Click here to [close]

Thursday, February 8, 2024

John Blum, David Murray, Chad Taylor - The Recursive Tree (Relative Pitch, 2023)

By Nick Metzger

NYC pianist John Blum dropped one of my favorite albums in recent memory with 2020’s “Duplicity”, in a duo with the legendary drummer Jackson Krall. It was a welcome entry in the notoriously scrumptious - yet criminally scant - John Blum back-catalog, and now just a few years removed Relative Pitch releases this flamethrower, finding Blum in a trio with fellow legends and musical provocateurs David Murray and Chad Taylor. Before Duplicity Blum had been quiet on the releases front for the better part of a decade despite being extremely active in the scene, his prior releases being 2009’s solo Who Begat Eye and trio In the Shade of Sun with William Parker and the late Sunny Murray (an album released by Thurston Moore’s Ecstatic Peace label). On that note, 2023 also saw the release of a third set of solo pieces titled Nine Rivers which captures a 2013 performance and came out on ESP-Disk earlier this Fall. If you’re a fan of Blum and/or like what you hear here, it’s a must buy. David Murray really needs no introduction, an NYC loft scene cornerstone who is now mentoring a new generation of jazz musicians from the Empire City, he’s played with just about everyone worth mentioning and has over 150 albums to his name. He sounds as fierce as ever here, always willing to push and go the extra distance, his style and tone all his own. And finally Chad Taylor, this generation’s answer to Billy Higgins. Taylor is almost beyond prolific, showing up both where you would and would least expect him to. He’s a marvelous and inventive drummer who brings an extra dimension to any record he’s on. With The Recursive Tree the trio lays down as good a piano-sax-drums album as you're likely to hear anywhere.

On the first track “Fire in the Branches” the trio erupts into motion, teeming with heavy gesticulation and fiery rhetoric. Blum’s playing is characteristically fleet with intricate,lightning-fast right hand runs and crushing chord blows. Murray growls and warbles within the framework set by the piano, filling in space but also constantly pushing to the edges. Taylor is incredible, his sense of swing and endless inventiveness multiplies the open-ended possibilities, making it conceivable for things to turn on a dime. On “Kinetic Crawl” Blum and Taylor establish a rolling rhythm that is in turns brutal and delicate, like lace from steel wire. Murray’s playing ranges from jagged and almost disjointed to smoothly flowing lines that subtly track the aggression in the rhythm. On “Passage” Taylor starts tentatively with an elementary beat that intensifies into a progression of metrical and timbral motions. Murray’s lines whip in and around the continuous eruption of notes from Blum. “Hidden Thorns” feels moody and agitated as the trio’s tentative start explodes into a rolling boogie (for those with the right kind of ears). Murray’s playing is almost vocal here, his runs replete with honks and yowls, situated within the extremely tight trappings of Blum and Taylor’s onslaught.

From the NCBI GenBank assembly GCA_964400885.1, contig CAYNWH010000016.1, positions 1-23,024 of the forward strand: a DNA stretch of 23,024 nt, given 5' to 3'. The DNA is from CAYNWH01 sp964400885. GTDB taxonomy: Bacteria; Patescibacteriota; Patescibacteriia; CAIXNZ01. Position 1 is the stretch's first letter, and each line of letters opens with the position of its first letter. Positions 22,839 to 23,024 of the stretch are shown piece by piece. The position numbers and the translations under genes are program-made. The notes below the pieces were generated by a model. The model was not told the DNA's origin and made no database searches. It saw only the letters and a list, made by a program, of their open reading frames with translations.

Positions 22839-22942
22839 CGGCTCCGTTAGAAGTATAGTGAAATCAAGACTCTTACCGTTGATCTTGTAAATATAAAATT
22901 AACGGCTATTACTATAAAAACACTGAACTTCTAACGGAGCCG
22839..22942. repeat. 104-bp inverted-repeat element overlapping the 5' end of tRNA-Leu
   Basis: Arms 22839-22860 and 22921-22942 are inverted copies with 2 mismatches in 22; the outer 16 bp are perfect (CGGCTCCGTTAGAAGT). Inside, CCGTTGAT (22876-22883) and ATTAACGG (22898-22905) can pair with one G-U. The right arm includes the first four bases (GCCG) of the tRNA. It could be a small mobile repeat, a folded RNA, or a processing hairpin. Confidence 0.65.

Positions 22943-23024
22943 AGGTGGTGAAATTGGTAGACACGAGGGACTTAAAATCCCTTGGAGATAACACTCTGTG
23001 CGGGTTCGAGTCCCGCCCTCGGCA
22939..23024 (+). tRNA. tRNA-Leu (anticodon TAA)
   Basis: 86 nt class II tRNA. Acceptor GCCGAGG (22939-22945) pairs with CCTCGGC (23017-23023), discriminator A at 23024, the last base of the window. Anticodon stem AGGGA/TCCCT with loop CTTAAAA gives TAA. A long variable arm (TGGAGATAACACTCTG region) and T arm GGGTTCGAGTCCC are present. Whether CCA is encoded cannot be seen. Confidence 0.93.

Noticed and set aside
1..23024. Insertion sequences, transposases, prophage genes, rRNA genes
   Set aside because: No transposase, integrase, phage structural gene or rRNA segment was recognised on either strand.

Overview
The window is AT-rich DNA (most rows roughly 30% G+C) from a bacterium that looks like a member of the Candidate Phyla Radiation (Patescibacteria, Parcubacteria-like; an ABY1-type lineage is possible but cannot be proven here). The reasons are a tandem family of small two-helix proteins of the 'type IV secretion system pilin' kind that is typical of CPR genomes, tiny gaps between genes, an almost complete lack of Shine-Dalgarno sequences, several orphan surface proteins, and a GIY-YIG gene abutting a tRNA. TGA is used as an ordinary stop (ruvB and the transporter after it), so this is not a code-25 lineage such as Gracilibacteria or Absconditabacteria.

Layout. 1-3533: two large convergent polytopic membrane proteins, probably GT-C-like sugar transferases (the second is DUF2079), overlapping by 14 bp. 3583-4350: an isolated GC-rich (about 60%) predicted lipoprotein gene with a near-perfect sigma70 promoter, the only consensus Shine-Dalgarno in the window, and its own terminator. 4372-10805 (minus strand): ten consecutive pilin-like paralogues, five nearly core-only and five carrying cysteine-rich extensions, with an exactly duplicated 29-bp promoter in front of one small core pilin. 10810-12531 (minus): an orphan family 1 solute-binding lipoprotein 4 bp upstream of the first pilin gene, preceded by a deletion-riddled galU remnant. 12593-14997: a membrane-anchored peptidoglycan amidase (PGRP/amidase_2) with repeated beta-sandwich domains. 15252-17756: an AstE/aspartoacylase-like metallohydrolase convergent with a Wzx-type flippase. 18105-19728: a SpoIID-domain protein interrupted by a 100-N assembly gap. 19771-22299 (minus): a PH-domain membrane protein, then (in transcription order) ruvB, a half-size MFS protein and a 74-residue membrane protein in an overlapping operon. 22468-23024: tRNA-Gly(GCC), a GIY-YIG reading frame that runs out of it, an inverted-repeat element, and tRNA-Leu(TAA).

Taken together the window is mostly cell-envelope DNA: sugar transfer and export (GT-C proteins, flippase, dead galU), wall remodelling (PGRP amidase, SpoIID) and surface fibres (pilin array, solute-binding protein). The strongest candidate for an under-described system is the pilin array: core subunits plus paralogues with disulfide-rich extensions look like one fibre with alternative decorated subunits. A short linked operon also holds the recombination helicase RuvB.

On “Monk’s Door” something proverbial manifests, as shards of bop scatter light across the proceedings. Much like a broken vase, the object can be discerned from fragments and remainders. “Germination” sizzles with light percussion before heavy piano and tenor surfaces. Though the piano propels the piece, Murray shares a tight and intricate dialogue with Blum throughout that provides lots of illumination and shadow. On the title track the trio play through a series of crescendos – rhythmic foundations serve as launching points for various lyrical (and otherwise) excursions. Murray gets downright ecstatic over some portions as the piano and drums chisel away at infinity. “Creatural” is a brief track where slight gestures are traded before longer stretches of exploration are undertaken. The piece feels conversational and balanced, dropping most of the jagged edges and striving instead for a metered and sustained dialogue. The album closes with “Fractals”, a smoking selection of high-octane free improvisation that makes no apologies for its raw enthusiasm. The trio stretches out and lets the music take them where it wants. Rhythms and melodies released are immediately left behind - it’s about the hunt here, not what’s for dinner. In their fervour everything is uprooted, overturned, inspected, and thrown aside – and the listener is left with substantial bounty.

Obviously, the Unit came to mind when listening to this album (the trio version), not just the instrumentation but also the rhythmic complexity and sudden shifts between intricacy and simplicity, calm seas and maelstrom. Blum was mentored by Taylor, so obviously something rubbed off, but I also hear Tyner, and Waldron, and some left-hand stride going on under all the tumult (as awesomely noted in the Bandcamp tags). The comparison is a testament to how well this group works together, this being their debut recording and you would never guess it. Absolutely brilliant album, listen closely and you will be rewarded.